Yeah, most of the additions that you saw in 2019 were directly related to some of the additional costs that we had in our dealing with the requirements for 404. And so those are behind us. We will continue to add accountants and other staff based on adding buildings. But the G&A as a percentage of our revenue is going to continue to moderate into 2020 and we don't see any big adds coming up in 2020. So I think suffice it to say we don't give specifics with regard to projections in terms of what that number is going to be, but it is going to continue to be -- come down, I would say as a percentage of revenue over 2020. So we don't expect any big adds.

Robert Stevenson -- Janney Montgomery Scott -- Analyst

Okay. I mean if I look at 2018, it was around 11.6% of revenue and in 2019 it was about 12.7%. So do you think it trends closer to back to where it was as a percentage of revenue in 2018 then?

David H. Dupuy -- Executive Vice President and Chief Financial Officer

I think that 11% to 13% is a good range and from quarter to quarter we're going to have ebbs and flows. As you know -- I mean, the way our business works when we add properties we add chunks of G&A. And so it's tough to get very precise, but I think that 11% to 13% range is a good range to use and we can -- so I would just guide you there.

Robert Stevenson -- Janney Montgomery Scott -- Analyst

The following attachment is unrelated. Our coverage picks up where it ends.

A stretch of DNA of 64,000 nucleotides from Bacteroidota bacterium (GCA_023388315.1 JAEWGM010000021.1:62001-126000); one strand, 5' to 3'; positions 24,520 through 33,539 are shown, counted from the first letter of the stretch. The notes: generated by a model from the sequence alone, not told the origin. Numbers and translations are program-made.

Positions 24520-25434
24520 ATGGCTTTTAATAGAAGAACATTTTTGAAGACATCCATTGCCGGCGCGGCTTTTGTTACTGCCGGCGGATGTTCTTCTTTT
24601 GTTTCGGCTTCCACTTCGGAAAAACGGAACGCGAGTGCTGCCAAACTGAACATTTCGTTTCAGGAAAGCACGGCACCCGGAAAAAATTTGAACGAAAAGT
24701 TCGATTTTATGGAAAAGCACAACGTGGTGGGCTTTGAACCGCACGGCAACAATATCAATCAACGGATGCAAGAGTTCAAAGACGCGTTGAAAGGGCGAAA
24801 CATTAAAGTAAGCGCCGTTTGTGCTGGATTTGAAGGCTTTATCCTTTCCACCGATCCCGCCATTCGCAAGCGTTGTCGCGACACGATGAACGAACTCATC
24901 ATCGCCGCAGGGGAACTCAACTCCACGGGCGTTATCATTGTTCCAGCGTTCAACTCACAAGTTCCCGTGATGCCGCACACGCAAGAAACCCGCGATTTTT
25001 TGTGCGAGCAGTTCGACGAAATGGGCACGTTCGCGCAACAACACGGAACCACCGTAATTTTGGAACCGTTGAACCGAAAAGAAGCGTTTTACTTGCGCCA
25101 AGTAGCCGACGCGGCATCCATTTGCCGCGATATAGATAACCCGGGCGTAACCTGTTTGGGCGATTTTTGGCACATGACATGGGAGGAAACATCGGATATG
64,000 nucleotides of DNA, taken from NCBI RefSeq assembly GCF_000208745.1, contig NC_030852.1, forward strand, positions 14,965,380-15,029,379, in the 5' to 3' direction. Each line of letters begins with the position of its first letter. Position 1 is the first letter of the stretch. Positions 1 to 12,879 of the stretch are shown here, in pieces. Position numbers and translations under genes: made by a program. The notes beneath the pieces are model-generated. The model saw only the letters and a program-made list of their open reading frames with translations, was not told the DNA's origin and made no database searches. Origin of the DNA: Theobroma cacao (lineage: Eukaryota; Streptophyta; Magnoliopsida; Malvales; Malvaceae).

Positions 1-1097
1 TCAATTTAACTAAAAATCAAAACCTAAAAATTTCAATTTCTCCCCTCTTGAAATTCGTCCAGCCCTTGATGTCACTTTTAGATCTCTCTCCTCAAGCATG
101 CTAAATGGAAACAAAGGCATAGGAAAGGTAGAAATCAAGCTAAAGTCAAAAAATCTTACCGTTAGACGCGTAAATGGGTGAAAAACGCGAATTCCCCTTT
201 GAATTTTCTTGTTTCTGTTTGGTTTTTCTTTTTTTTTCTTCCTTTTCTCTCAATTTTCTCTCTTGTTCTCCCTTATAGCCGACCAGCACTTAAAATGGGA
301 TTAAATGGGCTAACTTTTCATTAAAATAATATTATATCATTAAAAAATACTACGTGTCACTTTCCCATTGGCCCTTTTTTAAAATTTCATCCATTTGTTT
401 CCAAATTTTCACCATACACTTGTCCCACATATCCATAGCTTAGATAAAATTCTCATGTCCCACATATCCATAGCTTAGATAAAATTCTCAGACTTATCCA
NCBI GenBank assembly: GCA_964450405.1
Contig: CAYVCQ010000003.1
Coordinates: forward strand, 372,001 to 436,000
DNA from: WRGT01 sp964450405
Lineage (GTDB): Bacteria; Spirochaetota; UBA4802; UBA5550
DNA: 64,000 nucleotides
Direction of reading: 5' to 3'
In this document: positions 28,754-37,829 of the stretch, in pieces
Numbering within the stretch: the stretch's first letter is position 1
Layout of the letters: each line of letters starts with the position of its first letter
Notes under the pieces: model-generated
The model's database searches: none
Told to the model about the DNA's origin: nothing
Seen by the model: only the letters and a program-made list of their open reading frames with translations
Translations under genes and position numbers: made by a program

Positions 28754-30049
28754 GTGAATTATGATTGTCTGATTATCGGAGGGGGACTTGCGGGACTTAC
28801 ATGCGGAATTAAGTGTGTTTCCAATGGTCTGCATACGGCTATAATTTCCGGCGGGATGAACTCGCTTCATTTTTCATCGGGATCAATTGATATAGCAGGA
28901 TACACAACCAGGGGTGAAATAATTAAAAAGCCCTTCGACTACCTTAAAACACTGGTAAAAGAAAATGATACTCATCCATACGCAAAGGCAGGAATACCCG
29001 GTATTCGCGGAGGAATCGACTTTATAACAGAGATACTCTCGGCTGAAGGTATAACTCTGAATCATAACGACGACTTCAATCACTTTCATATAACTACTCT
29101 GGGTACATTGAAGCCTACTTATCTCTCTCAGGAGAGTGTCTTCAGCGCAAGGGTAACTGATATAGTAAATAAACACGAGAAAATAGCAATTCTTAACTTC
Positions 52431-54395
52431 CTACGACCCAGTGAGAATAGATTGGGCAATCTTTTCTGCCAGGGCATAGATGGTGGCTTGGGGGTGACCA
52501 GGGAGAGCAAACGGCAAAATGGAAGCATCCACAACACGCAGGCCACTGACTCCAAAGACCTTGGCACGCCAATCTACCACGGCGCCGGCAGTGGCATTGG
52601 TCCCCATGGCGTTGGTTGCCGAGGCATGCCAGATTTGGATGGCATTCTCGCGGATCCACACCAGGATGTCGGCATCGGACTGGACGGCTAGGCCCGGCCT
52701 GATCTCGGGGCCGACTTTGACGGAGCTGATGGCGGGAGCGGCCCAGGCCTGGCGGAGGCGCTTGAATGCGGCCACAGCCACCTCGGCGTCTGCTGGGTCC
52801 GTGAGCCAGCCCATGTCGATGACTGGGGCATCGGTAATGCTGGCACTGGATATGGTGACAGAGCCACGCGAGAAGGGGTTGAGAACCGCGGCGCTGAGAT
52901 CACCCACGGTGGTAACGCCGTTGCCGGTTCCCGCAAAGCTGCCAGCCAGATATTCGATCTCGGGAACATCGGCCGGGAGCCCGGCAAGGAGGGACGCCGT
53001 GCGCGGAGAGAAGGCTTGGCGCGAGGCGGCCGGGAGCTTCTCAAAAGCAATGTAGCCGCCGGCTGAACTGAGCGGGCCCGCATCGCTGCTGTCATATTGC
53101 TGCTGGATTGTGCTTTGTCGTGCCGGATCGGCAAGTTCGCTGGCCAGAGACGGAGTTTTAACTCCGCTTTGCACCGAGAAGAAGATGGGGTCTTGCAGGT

Okay. Thanks guys.

Operator

Our next question comes from Drew Babin with Baird. Please go ahead.

Drew Babin -- Baird -- Analyst

Hey. Good morning.

Timothy G. Wallace -- Community Healthcare Trust Incorporated

Good morning, Drew.

Drew Babin -- Baird -- Analyst

Appreciate the accounting lesson. I have a lot to learn. But moving on to the corporate finance items, 9% of revenues expiring this year. I know you talked about kind of vacates that you are expecting. As far as leases that you expect to be renewed, can you just give an update on kind of where you expect those renewal rents to be? Should we model them as kind of just a continuation of the leases that are currently in place or do you expect any change there?

Timothy G. Wallace -- Community Healthcare Trust Incorporated

We don't expect any significant change. I mean, we basically have already taken care of a lot of those and see an upward trend probably kind of like what we've always said, 1%, 2% a year type of thing. So -- I mean, we don't think there's any significant above market, below market in the portfolio and even the stuff that we're releasing where there's vacating doctors. We're seeing that basically at or slightly above where they were. So --

Drew Babin -- Baird -- Analyst

Okay, appreciate that color. And if you look at the acquisition opportunities, including the build-to-suits that are currently laid out and announced, could you talk just directionally, you probably can on specific buildings, but what medical segments those are most focused in or geographies or kind of give an indication of where that growth is occurring?

Timothy G. Wallace -- Community Healthcare Trust Incorporated

I don't think that we have disclosed that. But you can probably determine it by what we've talked about and what we've closed relative to our clients in the past. I mean it's going to be inpatient rehab, it's going to be acute care side, it's going to be dialysis, it's going to be those types of things that from a sub-segment standpoint as it relates to geography, I don't think we've ever said where those properties are. So -- and I don't know that I can quote it of the top of my head right now. So I'm not going to try to do that.

Drew Babin -- Baird -- Analyst